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REVIEW: Supernatural 11×12 “Don’t You Forget About Me”

The return of some familiar faces to Supernatural this week, as the Winchesters paid a visit to Sioux Falls and caught up with Jody Mills, Claire Novak, and Alex Jones.

Following the death of her mother, and the hijacking of her father’s earthly body by Castiel, Claire had been living with the lovely Sheriff Mills, and former vampire colluder, Alex. But while we found Alex embracing the sporty, prom-filled life of a normal teen, it seemed Claire had eschewed college in favour of terrorising suspected monsters with a sword in local make-out spots.

But Claire’s call for back up to the Winchesters backfired when instead of endorsing her hunter credentials, they ended up playing devil’s advocate, helping Jody teach her adopted daughters about the risks of unprotected sex, and the importance of a good education. The scene in which the brothers unwittingly became embroiled in the family dynamic over dinner was a joy to watch. Both Sam and Dean just wanted to scoff as much of Jody’s home cooking as possible, but instead they kept finding themselves way out of their depth as Alex and Claire bickered, and Jody lectured them on the importance of preventing STDs as well as using birth control.

There was a more poignant side to this scene as well, because it served as a stark reminder that the Winchesters never really had anyone to make sure they were eating properly after the death of their mother. Sam marvelling that the chicken was ‘shaped like chicken’ and not a ‘patty or a nugget’ was actually a little heartbreaking when put into context. It also coloured the earlier exchange between the brothers when Sam rejected Dean’s ‘Elvis’ burger, because I couldn’t help imagining young Dean trying his best to feed his little brother, but getting it wrong. Maybe Sam’s efforts to eat healthily as an adult are a reaction to all the convenience food he made do with as a child. It was also bittersweet to see Jody continue to ‘mother’ the boys as well as her two wayward daughters. While she is emotionally strong, the tragedy of Jody’s own family, and the loss of Bobby are measured by her continued need to care for others.

While Alex was aligned with the Sam of the Stanford days, throwing herself into school and ‘normal life’, clear parallels were drawn between Claire and Dean (and present day Sam, to some extent), even down to her plaid shirt. Claire demonstrated the stubborn determination and lust for spilling monster blood that defined early seasons Dean, and also proved to have Winchester-esque intuition when Alex’s favourite teacher was slain and drained of blood.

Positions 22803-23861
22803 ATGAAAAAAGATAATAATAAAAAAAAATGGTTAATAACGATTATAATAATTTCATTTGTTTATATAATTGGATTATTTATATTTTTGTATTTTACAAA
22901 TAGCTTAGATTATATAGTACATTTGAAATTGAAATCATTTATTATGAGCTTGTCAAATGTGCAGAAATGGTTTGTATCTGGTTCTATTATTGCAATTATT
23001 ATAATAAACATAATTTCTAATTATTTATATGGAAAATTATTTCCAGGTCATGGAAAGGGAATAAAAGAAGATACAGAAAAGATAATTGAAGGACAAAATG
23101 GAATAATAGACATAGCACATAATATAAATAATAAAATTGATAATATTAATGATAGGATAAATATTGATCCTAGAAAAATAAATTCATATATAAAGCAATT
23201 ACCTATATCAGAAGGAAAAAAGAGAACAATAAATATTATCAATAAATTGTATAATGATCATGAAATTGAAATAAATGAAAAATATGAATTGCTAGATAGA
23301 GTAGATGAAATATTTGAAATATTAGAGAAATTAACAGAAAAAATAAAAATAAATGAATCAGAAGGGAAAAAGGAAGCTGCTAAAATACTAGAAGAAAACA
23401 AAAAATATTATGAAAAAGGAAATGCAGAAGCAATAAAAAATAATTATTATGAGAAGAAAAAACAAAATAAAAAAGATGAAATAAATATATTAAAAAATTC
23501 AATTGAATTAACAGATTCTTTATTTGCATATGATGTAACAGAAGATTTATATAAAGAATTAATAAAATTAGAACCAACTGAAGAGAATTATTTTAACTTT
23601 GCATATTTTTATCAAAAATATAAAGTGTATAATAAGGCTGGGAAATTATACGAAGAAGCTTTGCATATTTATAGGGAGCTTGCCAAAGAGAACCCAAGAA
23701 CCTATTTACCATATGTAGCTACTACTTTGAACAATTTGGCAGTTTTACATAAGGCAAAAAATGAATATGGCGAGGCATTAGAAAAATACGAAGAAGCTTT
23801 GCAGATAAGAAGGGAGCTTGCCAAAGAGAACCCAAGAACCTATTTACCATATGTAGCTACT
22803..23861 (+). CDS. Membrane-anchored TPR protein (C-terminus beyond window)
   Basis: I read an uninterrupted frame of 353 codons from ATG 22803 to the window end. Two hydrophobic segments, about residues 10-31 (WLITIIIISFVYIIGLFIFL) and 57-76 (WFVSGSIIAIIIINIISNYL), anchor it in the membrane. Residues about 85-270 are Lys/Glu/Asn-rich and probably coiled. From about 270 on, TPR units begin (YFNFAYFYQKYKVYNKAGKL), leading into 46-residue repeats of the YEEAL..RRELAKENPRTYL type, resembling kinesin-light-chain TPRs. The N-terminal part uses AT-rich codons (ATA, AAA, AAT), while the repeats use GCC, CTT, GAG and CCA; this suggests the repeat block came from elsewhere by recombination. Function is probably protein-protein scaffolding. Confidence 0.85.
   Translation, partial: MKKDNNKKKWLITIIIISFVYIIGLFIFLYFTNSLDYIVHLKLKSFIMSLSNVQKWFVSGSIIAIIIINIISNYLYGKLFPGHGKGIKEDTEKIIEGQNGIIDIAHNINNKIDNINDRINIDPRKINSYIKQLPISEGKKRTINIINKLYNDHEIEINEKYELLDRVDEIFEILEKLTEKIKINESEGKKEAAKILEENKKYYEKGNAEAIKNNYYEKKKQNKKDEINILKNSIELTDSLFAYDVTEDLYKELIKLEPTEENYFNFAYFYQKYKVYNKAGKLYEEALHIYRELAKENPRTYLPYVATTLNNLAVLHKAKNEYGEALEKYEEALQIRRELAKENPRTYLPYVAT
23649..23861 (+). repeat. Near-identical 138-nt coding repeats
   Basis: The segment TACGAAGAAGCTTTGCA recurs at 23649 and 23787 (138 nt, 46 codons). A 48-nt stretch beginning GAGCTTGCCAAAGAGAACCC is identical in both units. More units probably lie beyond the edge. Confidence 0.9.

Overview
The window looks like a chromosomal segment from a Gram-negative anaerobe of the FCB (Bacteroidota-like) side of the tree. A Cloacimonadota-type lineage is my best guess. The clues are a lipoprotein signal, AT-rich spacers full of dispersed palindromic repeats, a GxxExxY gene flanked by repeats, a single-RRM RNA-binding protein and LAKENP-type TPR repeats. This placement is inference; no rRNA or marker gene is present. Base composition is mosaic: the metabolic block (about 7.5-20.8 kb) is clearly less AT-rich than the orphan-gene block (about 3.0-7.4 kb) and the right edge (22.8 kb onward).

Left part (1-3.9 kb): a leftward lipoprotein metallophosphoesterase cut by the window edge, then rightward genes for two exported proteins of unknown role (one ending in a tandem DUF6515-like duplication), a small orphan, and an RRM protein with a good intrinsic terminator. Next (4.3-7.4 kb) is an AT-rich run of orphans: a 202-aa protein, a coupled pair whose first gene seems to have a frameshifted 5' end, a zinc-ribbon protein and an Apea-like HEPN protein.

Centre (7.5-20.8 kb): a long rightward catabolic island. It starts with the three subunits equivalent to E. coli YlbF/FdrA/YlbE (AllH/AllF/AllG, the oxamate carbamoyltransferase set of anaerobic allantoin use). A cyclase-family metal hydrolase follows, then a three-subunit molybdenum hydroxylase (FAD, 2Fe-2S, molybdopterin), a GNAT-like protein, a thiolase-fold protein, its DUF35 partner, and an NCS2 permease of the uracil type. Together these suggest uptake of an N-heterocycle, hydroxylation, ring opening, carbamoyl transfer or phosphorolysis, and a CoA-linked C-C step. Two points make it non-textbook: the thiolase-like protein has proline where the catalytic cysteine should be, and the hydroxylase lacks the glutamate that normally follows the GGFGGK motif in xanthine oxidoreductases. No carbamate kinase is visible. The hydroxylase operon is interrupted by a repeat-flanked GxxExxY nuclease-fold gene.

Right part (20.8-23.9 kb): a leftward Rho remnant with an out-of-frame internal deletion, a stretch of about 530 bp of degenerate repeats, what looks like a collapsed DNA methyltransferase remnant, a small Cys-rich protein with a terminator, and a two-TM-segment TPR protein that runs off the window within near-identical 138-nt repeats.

As the Winchesters and Sheriff Mills investigated, Claire pursued her own hunches, all the while refusing to attend classes. But she was vindicated when she and Jody were kidnapped by a vampire (the janitor at the girl’s school) with a vendetta against Alex, and his latest recruit, a newly turned vamp – the favourite for Homecoming King, who’d been dating and baiting Alex.


The janitor’s story revisited a familiar theme in Supernatural. What makes you a monster? It could be argued that he was an innocent victim, lured to his unenviable fate by Alex when she was being controlled by the vamp nest. His inability to control his bloodlust, the murder of his wife and son cemented his ‘monster’ status, but his appetite for revenge and cruelty hinted at a darkness which may have been present before he was bitten. Similarly, Alex acted monstrously in her former life even though she was never turned. While she showed genuine remorse, she couldn’t stop her past sins being visited on her new family. Again, this is something Dean and Sam would understand only too well in light of their respective times as a demon and a blood-addicted vessel for Lucifer.

It was nice to see the women hold their own. Jody took a beating in a cleverly shot sequence, which used blurred focus to echo the character’s disorientation while also making the violence more disturbing. While Sam offered her treacherous boyfriend up to Alex for justice (a little reminder that Sam Winchester can be DARK at times), Claire saved her the emotional cost by lopping off his head, an act nicely reminiscent of Dean trying to save Sam’s pain at killing Madison in “Heart”.

This episode served as an opportunity to call in on old friends, and to reiterate the core theme of the show: Family. While all the characters have suffered lost, their banding together demonstrated Bobby Singer’s credo that “family don’t end with blood.” Indeed, as the Winchesters and Jody continue to form new families and connections, and to strengthen old bonds, the message we take away is that where there’s love, there’s hope. But because this is Supernatural, horror is never far away, and the flip side was nicely summed up by Jody: “That’s what’s scary about family, it gives you so much to lose”.

Final Grade: C

+ It’s always a treat to get some Sheriff Mills. Kim Rhodes has natural chemistry with the boys and always brings real warmth and heart.

+ The dysfunctional family meal was hilarious. Sam’s “Oh, we’re going there” made me laugh a lot.

+ No recurring female characters got bumped off!

– The pacing was a little slow in places. I found my attention drifting at points.

– Similarly, the dialogue was a little clunky in places and the exposition a tad overdone. The janitor’s backstory monologue came over a bit James Bond villain.

– No real advancement of the main arc for a couple of weeks now.

Extra Thoughts: In light of Sam’s recent chats with Lucifer about losing everyone he loves, this family-heavy episode seems a little ominous…

So what did you think? A solid stand-alone episode, or retreading old ground? Sound off in the comments or send us your thoughts on Twitter!

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Katie Young